After two decades of tax cut orthodoxy, some governments in Canada have begun to revisit how we tax the rich.

Effective in the 2016 tax year, both Alberta and the federal government increased tax rates for high income earners. The federal government also cancelled the regressive family income splitting measure and it reduced the limit for Tax Free Savings Accounts, both of which primarily benefited high-income earners.

We know that the tax system is a powerful tool to decrease income inequality, but recently available data from Statistics Canada help us understand the impact of making Ontario’s income tax system a little more progressive.

In the 2012 budget, spurred on by the provincial NDP, former Premier Dalton McGuinty temporarily increased the income tax rate by two percentage points, to 13.6 per cent, on taxable incomes above $500,000.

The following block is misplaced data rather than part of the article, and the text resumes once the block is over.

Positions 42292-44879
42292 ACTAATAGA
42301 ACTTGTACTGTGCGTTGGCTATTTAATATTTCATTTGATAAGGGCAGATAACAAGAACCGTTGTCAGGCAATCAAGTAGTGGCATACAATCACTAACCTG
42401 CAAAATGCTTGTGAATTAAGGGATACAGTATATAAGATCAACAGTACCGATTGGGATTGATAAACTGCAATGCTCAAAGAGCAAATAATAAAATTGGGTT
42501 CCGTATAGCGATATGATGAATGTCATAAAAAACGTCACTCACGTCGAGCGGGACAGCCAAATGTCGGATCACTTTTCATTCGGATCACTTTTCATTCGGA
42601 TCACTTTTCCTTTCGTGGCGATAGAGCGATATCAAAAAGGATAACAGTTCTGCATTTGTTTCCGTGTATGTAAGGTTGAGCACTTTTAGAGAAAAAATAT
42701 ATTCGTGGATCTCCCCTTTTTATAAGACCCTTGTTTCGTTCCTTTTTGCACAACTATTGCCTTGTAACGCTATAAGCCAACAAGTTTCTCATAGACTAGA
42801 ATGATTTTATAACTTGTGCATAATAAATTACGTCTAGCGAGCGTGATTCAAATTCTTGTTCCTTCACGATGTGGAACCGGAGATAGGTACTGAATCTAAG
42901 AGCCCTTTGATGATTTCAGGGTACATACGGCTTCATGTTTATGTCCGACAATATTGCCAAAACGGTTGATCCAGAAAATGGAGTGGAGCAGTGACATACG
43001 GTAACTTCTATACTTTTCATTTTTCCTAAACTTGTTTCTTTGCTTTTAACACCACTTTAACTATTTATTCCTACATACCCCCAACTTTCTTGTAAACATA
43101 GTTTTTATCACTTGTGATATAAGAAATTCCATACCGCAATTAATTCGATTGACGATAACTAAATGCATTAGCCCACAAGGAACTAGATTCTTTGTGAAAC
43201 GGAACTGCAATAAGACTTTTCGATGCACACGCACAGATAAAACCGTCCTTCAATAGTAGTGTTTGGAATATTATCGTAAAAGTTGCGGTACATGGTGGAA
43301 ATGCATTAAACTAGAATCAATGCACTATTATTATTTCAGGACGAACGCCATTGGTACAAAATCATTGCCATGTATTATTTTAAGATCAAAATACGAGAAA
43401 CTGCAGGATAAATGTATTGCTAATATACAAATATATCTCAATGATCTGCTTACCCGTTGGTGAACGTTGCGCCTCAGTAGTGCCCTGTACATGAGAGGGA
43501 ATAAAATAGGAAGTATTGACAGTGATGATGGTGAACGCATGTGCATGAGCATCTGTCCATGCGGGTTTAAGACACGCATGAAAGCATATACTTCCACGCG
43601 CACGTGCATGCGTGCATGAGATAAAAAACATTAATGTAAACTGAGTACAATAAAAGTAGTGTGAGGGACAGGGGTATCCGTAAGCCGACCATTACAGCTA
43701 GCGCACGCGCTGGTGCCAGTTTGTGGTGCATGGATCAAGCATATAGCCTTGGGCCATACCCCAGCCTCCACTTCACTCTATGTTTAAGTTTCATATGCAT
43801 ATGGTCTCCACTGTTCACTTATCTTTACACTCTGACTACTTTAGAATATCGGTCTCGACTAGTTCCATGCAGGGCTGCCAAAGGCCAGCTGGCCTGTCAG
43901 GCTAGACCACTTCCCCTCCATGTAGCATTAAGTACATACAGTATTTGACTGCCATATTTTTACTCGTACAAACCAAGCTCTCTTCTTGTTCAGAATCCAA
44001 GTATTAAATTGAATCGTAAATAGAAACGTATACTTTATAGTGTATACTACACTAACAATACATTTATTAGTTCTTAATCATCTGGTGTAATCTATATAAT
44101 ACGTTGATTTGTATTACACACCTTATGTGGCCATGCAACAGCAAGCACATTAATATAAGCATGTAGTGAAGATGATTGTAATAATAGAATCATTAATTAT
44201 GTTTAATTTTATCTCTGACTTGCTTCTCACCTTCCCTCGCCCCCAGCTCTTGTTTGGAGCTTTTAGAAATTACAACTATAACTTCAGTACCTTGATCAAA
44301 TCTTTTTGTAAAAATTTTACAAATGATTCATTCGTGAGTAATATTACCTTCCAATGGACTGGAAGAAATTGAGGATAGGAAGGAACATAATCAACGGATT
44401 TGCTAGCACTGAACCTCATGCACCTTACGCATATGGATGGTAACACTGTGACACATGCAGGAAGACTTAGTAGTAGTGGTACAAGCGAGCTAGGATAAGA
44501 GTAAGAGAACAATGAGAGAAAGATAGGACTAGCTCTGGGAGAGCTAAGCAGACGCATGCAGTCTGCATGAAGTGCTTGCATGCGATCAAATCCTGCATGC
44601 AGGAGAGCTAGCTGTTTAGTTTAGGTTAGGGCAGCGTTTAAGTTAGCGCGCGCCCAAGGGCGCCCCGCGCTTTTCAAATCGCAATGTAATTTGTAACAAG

The successive Kathleen Wynne government went a step further: in the 2014 budget, it increased personal income tax rates on the top two per cent of Ontario taxpayers. It also lowered the taxable income threshold for the top tax rate from $514,090 to $220,000 and it added a new tax rate of 12.16 per cent on taxable income between $150,000 and $220,000.